Other objects will be in part obvious, and in part pointed out more in detail hereinafter.
The invention accordingly consists in the features of construction, combination of elements and arrangement of parts which will be exemplified in the construction hereafter set forth and the scope of the application of which will be indicated in the appended claims.
In the drawing:
FIG. 1 is a fragmentary cross-sectional view of a tire constructed in accordance with this invention taken parallel to the rotational axis;
FIG. 2 is a sectional view of a portion of the tire of FIG. 1 taken substantially along line 2-2 of FIG. 1; and
FIG. 3 is a cross-sectional view of a portion of the sidewall of the tire of FIG. 1 taken parallel to the rotational axis of the tire.
With reference to the drawing and in particular FIG. 1, there is illustrated a portion of a tire constructed in accordance with this invention. While only one-half of a tire section is illustrated it is to be understood that the half not illustrated is the same as that illustrated but opposite in hand. The tire 10 comprises a ground engaging tread portion 11 which extends circumferentially of the tire 10 and a sidewall portion 12 which extends from each lateral edge of the tread 11 or shoulder 13 radially inwardly to a bead portion 14. A carcass 15 extends circumferentially about the tire 10 beneath the tread 11 and radially inwardly to the bead portion 14. The carcass 15 has its radially inner end or tum-up portion 16 turned up and about an inextensible bead core 17. In the specific embodiment illustrated the turn-up portion 16 of the carcass 15 is displaced axially from the remaining portion of the carcass 15 for the entire extent of the tum-up portion 16. That is to say the tum-up portion 16 never curves back axially toward the remaining portion or strength portion of the carcass 15 to the extent that it touches or comes into close proximity with the carcass 15.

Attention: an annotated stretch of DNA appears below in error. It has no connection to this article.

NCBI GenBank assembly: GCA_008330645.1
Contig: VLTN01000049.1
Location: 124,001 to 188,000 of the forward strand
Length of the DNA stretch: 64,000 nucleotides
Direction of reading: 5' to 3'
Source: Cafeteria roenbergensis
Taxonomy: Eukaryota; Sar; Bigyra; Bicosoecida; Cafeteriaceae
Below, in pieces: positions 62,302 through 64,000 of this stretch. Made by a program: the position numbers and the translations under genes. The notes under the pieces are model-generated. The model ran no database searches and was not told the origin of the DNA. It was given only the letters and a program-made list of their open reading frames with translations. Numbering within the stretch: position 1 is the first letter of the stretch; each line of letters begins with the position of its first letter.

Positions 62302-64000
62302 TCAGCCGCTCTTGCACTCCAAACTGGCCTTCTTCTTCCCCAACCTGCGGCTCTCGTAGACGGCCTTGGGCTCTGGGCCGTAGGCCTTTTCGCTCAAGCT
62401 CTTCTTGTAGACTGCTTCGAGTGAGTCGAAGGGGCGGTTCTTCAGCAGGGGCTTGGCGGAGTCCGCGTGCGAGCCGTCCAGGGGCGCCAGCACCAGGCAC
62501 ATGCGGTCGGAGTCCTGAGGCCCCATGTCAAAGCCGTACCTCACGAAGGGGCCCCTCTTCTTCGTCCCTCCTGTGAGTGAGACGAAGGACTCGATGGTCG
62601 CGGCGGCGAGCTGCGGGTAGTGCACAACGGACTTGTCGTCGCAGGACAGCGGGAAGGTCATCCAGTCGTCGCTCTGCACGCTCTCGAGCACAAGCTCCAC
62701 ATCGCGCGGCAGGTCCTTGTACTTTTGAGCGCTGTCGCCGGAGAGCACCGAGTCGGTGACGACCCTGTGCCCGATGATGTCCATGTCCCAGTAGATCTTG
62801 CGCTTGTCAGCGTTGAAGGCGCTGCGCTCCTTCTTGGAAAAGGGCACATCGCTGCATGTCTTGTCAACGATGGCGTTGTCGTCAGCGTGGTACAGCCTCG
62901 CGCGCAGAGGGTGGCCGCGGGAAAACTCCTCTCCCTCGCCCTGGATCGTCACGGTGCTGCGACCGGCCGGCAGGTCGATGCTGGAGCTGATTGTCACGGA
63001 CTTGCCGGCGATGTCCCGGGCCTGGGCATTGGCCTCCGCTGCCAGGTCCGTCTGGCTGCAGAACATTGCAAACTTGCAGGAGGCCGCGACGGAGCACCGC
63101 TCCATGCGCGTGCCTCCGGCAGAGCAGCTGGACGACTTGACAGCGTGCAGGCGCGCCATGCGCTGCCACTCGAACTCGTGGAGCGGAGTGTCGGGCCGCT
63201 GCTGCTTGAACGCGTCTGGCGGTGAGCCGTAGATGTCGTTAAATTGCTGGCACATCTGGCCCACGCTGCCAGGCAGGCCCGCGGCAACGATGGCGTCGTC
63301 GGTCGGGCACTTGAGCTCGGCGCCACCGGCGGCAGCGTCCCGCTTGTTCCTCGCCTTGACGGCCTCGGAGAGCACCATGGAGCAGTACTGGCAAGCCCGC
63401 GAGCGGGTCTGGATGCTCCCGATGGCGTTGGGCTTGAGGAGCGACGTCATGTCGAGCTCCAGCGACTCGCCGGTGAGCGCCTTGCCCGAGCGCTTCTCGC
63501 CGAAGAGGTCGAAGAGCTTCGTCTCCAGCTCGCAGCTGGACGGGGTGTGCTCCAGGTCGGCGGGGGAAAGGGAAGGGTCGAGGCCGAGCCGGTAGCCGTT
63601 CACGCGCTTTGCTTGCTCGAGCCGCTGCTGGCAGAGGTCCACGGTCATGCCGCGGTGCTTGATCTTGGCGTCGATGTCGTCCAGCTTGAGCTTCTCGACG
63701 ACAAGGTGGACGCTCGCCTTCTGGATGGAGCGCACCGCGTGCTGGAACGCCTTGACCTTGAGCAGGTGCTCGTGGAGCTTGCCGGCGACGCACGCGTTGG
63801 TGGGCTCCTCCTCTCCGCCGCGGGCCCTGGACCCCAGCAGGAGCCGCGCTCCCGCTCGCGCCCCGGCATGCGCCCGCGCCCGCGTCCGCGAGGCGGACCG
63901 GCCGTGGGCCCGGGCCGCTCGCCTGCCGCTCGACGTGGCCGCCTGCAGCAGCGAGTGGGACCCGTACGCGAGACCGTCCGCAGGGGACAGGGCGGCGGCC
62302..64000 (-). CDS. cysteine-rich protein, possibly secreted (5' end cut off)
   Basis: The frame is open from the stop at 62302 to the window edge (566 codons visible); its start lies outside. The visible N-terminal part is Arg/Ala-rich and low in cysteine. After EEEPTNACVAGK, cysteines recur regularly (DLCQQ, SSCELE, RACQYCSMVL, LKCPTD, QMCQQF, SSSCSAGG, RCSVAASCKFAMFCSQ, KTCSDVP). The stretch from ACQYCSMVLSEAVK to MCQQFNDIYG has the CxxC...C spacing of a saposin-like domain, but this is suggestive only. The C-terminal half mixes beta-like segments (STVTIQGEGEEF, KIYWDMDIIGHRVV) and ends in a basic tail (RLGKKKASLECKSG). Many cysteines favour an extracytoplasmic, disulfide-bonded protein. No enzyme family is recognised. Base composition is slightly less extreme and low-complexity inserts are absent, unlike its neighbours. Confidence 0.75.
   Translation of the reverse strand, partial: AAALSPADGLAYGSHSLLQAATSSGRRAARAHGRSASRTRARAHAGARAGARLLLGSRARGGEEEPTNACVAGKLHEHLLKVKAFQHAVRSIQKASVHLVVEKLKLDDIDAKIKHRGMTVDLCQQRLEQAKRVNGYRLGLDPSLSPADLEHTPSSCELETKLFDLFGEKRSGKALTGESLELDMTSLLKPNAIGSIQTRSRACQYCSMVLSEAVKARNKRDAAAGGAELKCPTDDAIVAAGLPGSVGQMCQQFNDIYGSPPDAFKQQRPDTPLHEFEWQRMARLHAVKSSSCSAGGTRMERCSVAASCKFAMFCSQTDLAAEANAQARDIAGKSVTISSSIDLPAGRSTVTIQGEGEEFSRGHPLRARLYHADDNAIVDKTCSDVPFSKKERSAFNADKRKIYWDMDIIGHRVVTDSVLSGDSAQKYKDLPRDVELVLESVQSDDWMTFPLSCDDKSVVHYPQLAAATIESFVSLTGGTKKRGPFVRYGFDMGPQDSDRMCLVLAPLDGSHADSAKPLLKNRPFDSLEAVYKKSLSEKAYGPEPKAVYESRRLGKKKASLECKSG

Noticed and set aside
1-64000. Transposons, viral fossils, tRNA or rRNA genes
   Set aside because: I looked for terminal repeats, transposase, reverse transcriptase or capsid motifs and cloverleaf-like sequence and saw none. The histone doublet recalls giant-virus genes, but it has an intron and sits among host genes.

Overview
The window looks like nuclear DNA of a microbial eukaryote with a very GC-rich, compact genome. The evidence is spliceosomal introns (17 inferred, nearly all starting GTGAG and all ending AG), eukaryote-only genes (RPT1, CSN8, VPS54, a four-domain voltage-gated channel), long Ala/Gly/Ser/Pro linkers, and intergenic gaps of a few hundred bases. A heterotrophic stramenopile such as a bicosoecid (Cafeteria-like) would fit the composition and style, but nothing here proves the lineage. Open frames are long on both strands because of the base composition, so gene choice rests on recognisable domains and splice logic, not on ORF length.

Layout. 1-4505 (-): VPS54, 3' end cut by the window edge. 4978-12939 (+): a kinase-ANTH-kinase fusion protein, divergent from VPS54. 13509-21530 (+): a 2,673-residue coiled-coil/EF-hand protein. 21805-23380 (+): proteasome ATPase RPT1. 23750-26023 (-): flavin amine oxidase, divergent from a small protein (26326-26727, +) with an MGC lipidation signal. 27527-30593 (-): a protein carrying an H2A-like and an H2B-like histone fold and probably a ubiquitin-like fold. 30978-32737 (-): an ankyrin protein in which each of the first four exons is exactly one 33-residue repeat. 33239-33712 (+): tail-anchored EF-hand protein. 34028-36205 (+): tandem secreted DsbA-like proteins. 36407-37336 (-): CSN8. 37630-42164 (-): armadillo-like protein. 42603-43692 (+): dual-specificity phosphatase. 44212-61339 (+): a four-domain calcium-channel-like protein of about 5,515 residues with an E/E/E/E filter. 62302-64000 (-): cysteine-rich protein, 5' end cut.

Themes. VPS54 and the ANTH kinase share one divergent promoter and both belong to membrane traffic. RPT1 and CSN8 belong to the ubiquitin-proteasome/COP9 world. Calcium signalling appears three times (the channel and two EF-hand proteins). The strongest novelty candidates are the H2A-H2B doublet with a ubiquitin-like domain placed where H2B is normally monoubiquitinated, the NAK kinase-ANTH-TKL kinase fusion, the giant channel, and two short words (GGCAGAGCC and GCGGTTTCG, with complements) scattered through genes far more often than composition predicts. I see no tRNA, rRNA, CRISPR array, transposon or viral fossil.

When the tire 10 is in normal operation the bead portion 14 is mounted or seated on a rim 18. The rim 18 has a base 19 which engages and supports the radially inner side of the bead portion 14 and a flange 20 which extends radially outwardly from the base 19 and engages the axially outer side of the head portion 14. The radially outer end of the flange 20 curves smoothly away from the bead portion 14 to form a rounded lip 21.
In the particular embodiment illustrated, the carcass 15 comprises a single ply of radial wire tire cords which form an angle of substantially 90 with respect to the mid-circumferential centerplane at said centerplane. For purposes of this invention, however, a radial ply tire shall include tires whose cords form an angle of between and 90 with respect to the mid-circumferential centerplane at said centerplane. The mid-cir-v cumferential centerplane is a plane which is perpendicular to the rotational axis of the tire and is disposed midway between the shoulders 13 of the tread 11. Four belt plies 22 extend circumferentially about the tire 10 and are disposed radially outwardly of the carcass l5 beneath the tread 11.